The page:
Our practice and reputation of employing the most capable lawyers’ dates to the Civil War era in 1848. Over the course of our 172-year existence, we’ve had the pleasure of employing veterans and watching our firm produce a U.S. District Court Judge, two Wisconsin Supreme Court justices, two Circuit Court judges, a deputy attorney general of Wisconsin, three state assemblymen, a Wisconsin state senator, a mayor of Milwaukee and five district attorneys.
Since our firm’s beginning, we have been in Downtown Milwaukee, the heart of the city’s major financial, business, and governmental district. Through the hard work and discipline of our predecessor attorneys, the firm has survived – often thrived – a wide array of business, economic, and political historical periods, allowing our firm to serve tens of thousands of clients throughout our history.
Though we have experienced many changes throughout the years, as Milwaukee lawyers one thing has always remained constant, and that is our devotion to our clients.
History in Wisconsin
Edward G. Ryan, who established our Milwaukee firm the same year Wisconsin achieved statehood, was involved in in drafting the state’s constitution and later participated in the design of our state seal. Ryan first began his career in the 1830’s and became known statewide at the Wisconsin Constitutional Convention in 1846 when he won the election as a delegate. In 1870 he was elected Milwaukee City Attorney, and in 1874 was appointed Chief Justice of the State.
1842: Jason Downer began practicing law in Milwaukee. In 1845, he served as the first editor of the Milwaukee Sentinel, and was one of its six owners. After a year and a half at the Milwaukee Sentinel, he returned to law practice, and became a partner of the firm. In 1864 he moved on to serve on the Wisconsin Supreme Court, a position he held until 1867.
1883: Frederick C. Winkler drafted the Wisconsin Police and Fire Commission Bill. Winkler was admitted into the bar in 1859, but when the Civil War broke out, he organized and became captain of Company B, 26th Wisconsin Regiment. In 1865 he was promoted to brigadier general. After the war, he returned to law in Milwaukee where he would be a leading attorney for more than 50 years.
1924: Edmund Shea joined the firm, where he served as corporate counsel for The Journal Company.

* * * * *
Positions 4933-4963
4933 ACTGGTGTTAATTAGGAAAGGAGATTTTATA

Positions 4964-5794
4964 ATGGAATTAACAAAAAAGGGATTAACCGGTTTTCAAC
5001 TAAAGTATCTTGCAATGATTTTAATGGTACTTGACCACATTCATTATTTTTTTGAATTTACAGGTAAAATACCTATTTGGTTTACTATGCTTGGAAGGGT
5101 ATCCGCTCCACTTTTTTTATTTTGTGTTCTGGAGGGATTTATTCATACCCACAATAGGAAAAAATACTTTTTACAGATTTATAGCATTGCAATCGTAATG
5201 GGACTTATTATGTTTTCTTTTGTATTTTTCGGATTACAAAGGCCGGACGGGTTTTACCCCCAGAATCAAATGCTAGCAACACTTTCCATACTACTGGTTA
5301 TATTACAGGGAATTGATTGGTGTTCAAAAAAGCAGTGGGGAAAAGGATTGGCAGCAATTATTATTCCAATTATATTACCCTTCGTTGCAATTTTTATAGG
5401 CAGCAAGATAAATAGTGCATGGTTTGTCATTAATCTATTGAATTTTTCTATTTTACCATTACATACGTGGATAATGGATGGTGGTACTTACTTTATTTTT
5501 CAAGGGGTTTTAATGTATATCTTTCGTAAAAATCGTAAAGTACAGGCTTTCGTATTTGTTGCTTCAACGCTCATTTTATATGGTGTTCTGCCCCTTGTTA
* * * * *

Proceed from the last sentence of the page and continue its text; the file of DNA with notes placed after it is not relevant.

Early 1950’s: Clifford A. Randall served as president of the Greater Milwaukee Committee which was instrumental in relocating the Boston Braves baseball team to the city.
Maximizing Profits “After-Tax”
The computers and other electronic equipment in hospitals, financial institutions and other businesses are essential and must be available 24 hours a day, every day. Michael H. Polaski saw that providing corrective maintenance insurance for the sophisticated computer systems was an excellent business opportunity. He engaged Tom Nichols to assist his new corporation, Specialty Underwriters, Inc., through the spectrum of contract, employment, and tax considerations that growing businesses face. At that time in 1984, the use of Subchapter S corporations – a special form of corporation which allows profits and losses to be taxed directly to shareholders – was considered appropriate only for businesses that were losing money, however, Nichols saw the opportunity to use Subchapter S corporation to help Polaski’s profitable business. Polaski’s enterprises virtually created a new multi-million-dollar industry. Nichols and other lawyers at the firm represented Specialty Underwriters, Inc. on tax and business matters as it expanded into Canada and Europe.
Saving the Show
In the summer of 1975, the firm’s client, the Tommy Bartlett Water-Ski show, a popular tourist attraction in the Wisconsin Dells, faced a crisis when fishermen intent on stopping the show anchored their boats in front of Bartlett’s ski-jump ramps during performance hours. Drawing upon resources such as Ralph Hoyt, the acknowledged “dean” of real-estate lawyers, the firm responded by working with the Village of Lake Delton to enact a novel zoning ordinance that partitioned a section of the surface of the lake into two areas. In effect, this novel ordinance allowed Bartlett to “rent” the surface of the lake and prevented the fisherman from interfering with his show. The State of Wisconsin challenged the ordinance in court as an unconstitutional grant of public lake rights to a private enterprise, but Dennis Fisher and other lawyers from the firm reacted creatively by proving the ordinance was designed to protect the public usage of the lake: watching water-ski exhibitions which would not be possible without some limited exclusivity in using the lake’s surface. The case was contested all the way to the Wisconsin Supreme Court, but the Court upheld the ordinance as a reasonable allocation of space-and-time usage of the lake by competing public uses.
Launching a Business
Today, tax-planning software is taken for granted. In 1979, Don Cook, a manager at Ernst & Whinney (the predecessor to Ernst & Young), came up with the idea of creating a high-quality tax-software program for tax professionals and other individuals. Cook approached the firm to form Aadvark Software, Inc., and to assist with the legal aspects of raising venture capital for the new business. Over the course of the next several years, Joe Tierney and Tom Nichols advised Aardvark Software on numerous matters, including distributorship arrangements with Apple Computer, Inc., and novel issues in the “infant” retail computer-software market such as “shrink wrap” agreements and warranty cards for the new product. In 1983, Aardvark Software, Inc., sold the business to McGraw-Hill in a very successful transaction which the firm also handled.